Data, Decision-Making, & Design: Measuring Internet Performance for Libraries and the Public Sector
Learn how we helped a group of libraries to make better decisions about their own internet services through the development of an independent data visualization tool.
With the world changing around them, public libraries are working on the front lines of a fraying social safety net, supporting at-risk adults and children with everything from housing to criminal justice. This new role - relying heavily on web access - requires strong digital infrastructure, from internet speed to computer performance, from internet speed to software performance.
However, public institutions like libraries don’t have access to data about their infrastructure as the private telecommunications companies that serve them. Without transparency of information, how can they ensure they’re making the most of their often-limited resources?
This is where Simply Secure stepped in to help. Through tight collaboration and research with the group, our team set out to design a visualization tool that would allow users to access, understand, and ultimately make positive decisions based on the measurement data.
Read on to learn more.
To consistently and automatically measure internet performance, participating libraries installed small measurement devices — called ‘MLBN Murakami Devices’, developed by Measurement Lab — connected to wired and wireless ports in the library.
The team held an in-person workshop with 30 librarians from across the US, learning about the infrastructure, services, and providers at the libraries. Over the first year of the program, the research team conducted ten site visits to libraries across the US, engaging in focus groups with the community and interviews with the library staff.
These sessions allowed us to see the overview of librarians’ jobs, patron needs, and the models of libraries, giving us the crucial context needed to create a more useful tool. It also taught us to leave our assumptions at the door - where we’d expected the tool to be most beneficial in cases of troubleshooting a poor connection, we learned that most libraries have quality internet connections. This allowed us to shift our scope of the tool’s development significantly.
Whenever there is collaboration — especially remote — communication is vital and the design deliverables make an impact on the efficiency of communication. This is where personas, user flows, and sketches come in handy.
We crafted personas and user flows to communicate the various account types (admin, editor, viewer), define system goals, and plan for features.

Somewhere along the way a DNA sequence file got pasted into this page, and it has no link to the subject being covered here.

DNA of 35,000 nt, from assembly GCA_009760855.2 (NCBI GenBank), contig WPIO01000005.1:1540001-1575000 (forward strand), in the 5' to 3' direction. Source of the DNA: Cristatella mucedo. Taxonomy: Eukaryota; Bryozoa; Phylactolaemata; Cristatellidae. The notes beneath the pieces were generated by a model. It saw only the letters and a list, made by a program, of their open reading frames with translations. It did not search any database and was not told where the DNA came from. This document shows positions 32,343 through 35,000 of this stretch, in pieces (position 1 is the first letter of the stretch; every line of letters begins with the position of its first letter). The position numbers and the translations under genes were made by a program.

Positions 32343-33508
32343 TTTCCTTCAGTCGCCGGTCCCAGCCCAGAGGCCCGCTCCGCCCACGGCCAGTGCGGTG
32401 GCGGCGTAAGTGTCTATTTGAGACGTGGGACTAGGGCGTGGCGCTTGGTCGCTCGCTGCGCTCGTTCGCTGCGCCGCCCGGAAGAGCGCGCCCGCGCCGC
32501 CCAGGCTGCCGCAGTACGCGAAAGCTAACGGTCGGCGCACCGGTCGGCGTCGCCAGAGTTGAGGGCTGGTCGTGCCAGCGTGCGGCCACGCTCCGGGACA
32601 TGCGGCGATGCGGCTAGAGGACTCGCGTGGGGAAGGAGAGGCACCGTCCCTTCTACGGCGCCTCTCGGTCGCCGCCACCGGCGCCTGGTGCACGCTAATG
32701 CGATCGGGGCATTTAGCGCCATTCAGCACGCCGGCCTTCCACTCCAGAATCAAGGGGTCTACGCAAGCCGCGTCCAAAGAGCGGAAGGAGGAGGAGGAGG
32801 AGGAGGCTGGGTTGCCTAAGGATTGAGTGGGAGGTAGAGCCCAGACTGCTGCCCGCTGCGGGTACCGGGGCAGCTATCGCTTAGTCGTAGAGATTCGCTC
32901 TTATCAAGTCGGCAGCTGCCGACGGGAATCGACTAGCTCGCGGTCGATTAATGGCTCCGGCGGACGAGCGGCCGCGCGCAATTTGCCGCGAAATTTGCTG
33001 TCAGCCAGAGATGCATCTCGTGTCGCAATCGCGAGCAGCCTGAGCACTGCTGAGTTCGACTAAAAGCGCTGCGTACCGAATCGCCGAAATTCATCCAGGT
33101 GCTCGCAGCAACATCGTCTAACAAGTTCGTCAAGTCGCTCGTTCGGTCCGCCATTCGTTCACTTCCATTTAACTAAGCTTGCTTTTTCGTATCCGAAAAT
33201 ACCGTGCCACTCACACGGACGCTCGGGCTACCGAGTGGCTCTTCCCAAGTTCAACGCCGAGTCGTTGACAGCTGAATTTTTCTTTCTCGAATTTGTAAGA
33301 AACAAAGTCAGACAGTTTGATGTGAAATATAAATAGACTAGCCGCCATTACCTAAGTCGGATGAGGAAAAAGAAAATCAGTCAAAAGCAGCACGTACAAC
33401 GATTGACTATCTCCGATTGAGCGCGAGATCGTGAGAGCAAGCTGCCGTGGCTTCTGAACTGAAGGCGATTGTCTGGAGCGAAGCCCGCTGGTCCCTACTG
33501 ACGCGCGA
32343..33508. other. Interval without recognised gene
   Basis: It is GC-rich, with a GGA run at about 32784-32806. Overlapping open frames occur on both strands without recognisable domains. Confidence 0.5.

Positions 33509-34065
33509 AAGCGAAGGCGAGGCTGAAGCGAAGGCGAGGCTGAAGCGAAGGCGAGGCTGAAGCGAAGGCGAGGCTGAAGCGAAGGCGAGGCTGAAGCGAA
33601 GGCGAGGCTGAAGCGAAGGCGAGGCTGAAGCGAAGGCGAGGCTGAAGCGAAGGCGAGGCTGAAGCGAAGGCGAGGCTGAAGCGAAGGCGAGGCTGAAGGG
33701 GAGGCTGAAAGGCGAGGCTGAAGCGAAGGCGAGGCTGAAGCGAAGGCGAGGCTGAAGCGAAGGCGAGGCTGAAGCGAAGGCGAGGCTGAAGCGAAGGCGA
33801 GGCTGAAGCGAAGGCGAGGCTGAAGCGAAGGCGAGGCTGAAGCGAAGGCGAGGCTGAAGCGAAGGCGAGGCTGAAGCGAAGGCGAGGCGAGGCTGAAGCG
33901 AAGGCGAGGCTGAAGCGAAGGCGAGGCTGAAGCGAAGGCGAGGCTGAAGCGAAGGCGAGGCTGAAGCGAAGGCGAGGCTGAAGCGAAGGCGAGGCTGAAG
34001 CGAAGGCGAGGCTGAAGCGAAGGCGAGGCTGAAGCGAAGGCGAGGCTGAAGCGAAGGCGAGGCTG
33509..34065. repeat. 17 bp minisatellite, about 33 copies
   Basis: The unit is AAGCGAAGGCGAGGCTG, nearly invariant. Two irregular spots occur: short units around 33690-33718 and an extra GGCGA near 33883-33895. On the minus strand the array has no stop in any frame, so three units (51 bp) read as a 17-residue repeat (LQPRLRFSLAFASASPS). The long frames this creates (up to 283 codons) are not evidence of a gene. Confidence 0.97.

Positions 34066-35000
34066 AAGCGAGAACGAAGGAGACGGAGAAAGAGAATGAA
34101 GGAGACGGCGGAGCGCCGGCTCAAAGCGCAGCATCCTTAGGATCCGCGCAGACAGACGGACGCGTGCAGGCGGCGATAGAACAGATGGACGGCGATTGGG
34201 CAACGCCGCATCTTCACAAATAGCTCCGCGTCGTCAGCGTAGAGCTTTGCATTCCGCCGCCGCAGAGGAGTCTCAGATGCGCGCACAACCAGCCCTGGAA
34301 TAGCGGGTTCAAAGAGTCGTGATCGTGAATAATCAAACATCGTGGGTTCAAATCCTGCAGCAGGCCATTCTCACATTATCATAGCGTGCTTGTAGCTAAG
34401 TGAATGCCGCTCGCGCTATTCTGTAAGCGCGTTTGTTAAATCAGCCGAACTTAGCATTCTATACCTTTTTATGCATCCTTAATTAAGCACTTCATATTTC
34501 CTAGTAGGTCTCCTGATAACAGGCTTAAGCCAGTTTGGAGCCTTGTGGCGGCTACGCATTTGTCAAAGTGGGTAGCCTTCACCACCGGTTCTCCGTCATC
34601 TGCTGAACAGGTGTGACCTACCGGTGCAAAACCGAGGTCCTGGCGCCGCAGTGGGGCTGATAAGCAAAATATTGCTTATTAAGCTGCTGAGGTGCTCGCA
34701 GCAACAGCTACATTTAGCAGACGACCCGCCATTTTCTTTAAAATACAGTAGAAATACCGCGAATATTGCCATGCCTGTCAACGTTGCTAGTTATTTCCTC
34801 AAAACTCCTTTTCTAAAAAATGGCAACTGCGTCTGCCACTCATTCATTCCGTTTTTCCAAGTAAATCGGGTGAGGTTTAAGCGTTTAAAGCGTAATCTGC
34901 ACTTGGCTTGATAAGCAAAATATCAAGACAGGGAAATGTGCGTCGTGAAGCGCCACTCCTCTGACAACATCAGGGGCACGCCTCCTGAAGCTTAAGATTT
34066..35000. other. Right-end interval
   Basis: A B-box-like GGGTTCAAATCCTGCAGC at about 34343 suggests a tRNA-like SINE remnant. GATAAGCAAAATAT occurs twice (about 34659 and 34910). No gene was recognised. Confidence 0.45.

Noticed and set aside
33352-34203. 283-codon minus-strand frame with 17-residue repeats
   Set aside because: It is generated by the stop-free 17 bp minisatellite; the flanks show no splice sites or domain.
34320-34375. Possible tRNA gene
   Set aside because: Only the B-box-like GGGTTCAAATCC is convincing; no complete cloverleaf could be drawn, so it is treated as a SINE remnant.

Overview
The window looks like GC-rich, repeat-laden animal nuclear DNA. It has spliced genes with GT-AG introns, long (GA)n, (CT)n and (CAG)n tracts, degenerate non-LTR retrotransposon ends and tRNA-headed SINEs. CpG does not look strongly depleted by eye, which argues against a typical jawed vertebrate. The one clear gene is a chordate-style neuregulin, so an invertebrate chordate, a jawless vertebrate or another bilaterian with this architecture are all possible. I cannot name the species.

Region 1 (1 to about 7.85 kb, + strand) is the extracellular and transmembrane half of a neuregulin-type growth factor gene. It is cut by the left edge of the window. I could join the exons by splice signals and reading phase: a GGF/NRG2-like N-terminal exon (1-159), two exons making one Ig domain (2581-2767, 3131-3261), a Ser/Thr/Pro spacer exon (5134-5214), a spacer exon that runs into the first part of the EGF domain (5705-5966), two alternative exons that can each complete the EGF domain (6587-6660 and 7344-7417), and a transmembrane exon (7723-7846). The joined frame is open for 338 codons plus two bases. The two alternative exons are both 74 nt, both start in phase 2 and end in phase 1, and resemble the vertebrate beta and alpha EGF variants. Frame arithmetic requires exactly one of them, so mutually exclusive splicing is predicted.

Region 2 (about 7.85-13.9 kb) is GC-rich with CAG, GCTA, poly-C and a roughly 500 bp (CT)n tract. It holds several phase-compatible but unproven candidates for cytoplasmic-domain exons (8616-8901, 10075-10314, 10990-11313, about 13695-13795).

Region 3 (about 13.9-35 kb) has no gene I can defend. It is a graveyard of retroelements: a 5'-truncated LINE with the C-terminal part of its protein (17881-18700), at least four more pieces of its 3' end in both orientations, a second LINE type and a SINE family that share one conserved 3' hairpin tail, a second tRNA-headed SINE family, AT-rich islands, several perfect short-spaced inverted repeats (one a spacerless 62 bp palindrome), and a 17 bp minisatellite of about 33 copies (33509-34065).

Next, we drafted and analyzed initial sketches, adding further scope of the tool until we were ready to create our first wireframes.
From here, we worked with some libraries to test a prototype, collecting feedback and identifying key findings.
With version 1 of the MLBN Visualization website going live in Summer of 2020, libraries in the pilot program have the ability to view their internet performance data.
Key positive applications of this tool include empowering libraries to:
- Monitor their performance day-to-day for a better experience for their users
- Understand their current service capacity, and when to make the decision to spend more on an upgraded service
- Enhance their reporting when it comes to transparency with stakeholders, from taxpayers to donors, to help build trust and make a case for greater investment when needed
It’s rewarding to give our users something that will not only improve their jobs, but also help the community that they serve. We are excited to see the uses of the data in the future and make improvements through future phases and research. Finally, we learned that library workers are a wonderful group of people to work with and we look forward to future collaborations!
This work was supported through “Measuring Library Broadband Networks for the National Digital Platform,” a grant (award #LG-71-18-0110-18) from by the Institute of Museum and Library Services (IMLS) National Leadership Grant for Libraries program. The research is led by Dr. Colin Rhinesmith, Assistant Professor and Director of the Community Informatics Lab at the Simmons University School of Library and Information Science, along with Measurement Lab (M-Lab) and Internet2 to examine how advanced broadband measurement capabilities can support the infrastructure and services needed to respond to the digital demands of public library users across the U.S.